If the replaceClosures named parameter is specified, its value must be a boolean. If true, any previous closures associated with name are removed before adding any newly specified closure.


Calls the three-argument configureTarget with no named parameters or closure body; i.e., just causes the target to exist.


Synonym for configureTarget('name')

configureTarget('name', named parameters)

Calls the three-argument configureTarget with no closure body

addTargetDependencies('name', ['dep1', 'dep2'])

Calls configureTarget('name', 'deps': ['dep1', 'dep2']); i.e., creates the target and adds to its dependency list

configureTarget('name') { closure }

Calls three-argument configureTarget with no named parameters

addTargetClosure('name') { closure }

Synonym for configureTarget('name') { closure } Build Support

The following methods are provided for use in custom rules.

runActions(String targetParameter, Closure defaultAction, Map defaultAttributes)

targetParameter is the name of a parameter that, if defined, resolves to a list whose elements are either maps or closures. If not defined, it is treated as if its value were a list containing an empty map.

For each element in the resulting list, if it is a closure, call it. If it is a map, then expand the map by copying entries from defaultAttributes for keys that are not present in the map. Then call defaultAttributes on the resulting map.

For an example of runActions, see Section 22.3, “Code Generator Example for Groovy”.

fail(String message)

Causes the build to fail immediately by throwing an instance of AbuildBuildFailure.

error(String message)

Issues an error message and continues to the end of the closure. After the closure finishes, the build is considered to have failed, so unless -k has been specified, no additional closures will be called.


If target has not yet been run, runs target preceded by its full dependency chain. No target is ever run more than once.

It is seldom necessary to call runTarget. It is generally better to let targets get run automatically through the dependency chain, though there are some instances in which it might make sense to use this method. For example, abuild uses it internally to have the check and test targets depend on all and call test-only, making it possible for test-only to provide test functionality without have any of its own dependencies. Without this facility, it would be necessary to implement the test functionality multiple times as is the case with the make backend. The runTarget method gives this Groovy-based build framework capability beyond what can be done with make's target framework.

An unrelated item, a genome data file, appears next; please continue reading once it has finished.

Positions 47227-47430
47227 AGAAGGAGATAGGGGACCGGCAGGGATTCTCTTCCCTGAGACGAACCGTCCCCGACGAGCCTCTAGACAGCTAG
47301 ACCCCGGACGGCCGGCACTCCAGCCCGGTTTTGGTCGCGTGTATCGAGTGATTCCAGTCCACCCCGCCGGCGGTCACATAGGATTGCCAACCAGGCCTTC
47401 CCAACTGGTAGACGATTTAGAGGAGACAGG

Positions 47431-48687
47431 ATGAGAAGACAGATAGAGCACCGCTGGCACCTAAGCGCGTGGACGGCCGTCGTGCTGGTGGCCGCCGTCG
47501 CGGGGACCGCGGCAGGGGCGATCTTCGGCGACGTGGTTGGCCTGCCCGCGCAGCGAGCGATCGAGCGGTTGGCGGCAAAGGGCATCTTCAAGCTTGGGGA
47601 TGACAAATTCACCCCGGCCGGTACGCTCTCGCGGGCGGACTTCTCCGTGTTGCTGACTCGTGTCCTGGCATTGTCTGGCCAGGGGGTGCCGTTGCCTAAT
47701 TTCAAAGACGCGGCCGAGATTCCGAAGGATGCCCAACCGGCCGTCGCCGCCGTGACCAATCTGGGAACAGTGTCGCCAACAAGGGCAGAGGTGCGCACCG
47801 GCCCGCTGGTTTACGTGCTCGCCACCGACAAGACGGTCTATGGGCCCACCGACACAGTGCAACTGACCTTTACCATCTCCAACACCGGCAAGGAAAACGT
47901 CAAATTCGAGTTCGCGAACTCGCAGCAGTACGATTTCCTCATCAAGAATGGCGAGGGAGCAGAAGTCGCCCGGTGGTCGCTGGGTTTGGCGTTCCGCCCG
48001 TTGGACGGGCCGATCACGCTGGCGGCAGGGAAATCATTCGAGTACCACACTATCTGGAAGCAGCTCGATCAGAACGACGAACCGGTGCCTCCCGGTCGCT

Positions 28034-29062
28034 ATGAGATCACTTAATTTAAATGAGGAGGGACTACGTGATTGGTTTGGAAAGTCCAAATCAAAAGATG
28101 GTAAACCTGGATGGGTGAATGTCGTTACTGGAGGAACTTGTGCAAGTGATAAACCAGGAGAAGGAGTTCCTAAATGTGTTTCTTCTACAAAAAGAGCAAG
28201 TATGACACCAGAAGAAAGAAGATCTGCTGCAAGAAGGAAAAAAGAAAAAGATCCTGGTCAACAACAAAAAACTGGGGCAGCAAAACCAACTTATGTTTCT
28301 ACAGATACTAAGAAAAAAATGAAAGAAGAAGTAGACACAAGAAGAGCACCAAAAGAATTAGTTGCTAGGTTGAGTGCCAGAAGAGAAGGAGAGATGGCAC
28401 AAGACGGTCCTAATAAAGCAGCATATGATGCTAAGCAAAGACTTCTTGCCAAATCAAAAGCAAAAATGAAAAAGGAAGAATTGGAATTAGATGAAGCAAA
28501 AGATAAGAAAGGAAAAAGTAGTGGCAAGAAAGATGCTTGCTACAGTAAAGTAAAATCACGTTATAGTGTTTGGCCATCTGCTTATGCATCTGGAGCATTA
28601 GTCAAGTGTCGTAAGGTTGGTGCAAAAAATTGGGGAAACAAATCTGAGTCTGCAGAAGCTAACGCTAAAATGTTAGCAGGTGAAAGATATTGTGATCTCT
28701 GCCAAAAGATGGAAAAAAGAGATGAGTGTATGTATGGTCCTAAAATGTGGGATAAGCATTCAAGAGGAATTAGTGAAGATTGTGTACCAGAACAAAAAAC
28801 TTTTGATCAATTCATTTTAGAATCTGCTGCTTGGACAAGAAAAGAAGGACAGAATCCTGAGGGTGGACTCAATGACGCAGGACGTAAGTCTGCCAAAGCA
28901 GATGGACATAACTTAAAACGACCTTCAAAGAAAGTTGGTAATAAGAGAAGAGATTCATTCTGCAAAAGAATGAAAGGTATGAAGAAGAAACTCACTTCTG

runTargets([target, ...])

Runs each target specified in the order given subject to the constraints that no target is run more than once and that no target is run before all of its dependencies have been run.

19.10.2. Using org.abuild.groovy.Util

The org.abuild.groovy.Util class provides a small number of static methods and fields that may be useful to rule authors. You can gain access to this class by importing it in your Groovy code.

  • absToRel(path, basedir): convert path into a path relative to basedir. Most of the time, you need absolute paths, which you can easily get from the File object, but sometimes you explicitly need a relative path, such as when generating relative links. This method can help you with that task.

  • inWindows: a field whose value is true if you are in a Windows environment. You should use this very sparingly as it is possible to create platform-dependent output files in what is supposed to be a platform-independent directory. (See Chapter 30, Best Practices for a discussion.) However, sometimes when you are executing external programs, it becomes necessary to do it different on a Windows system from a UNIX system. This field can help you in those cases.

[40] Groovy 1.x does not enforce access control on method or field invocations.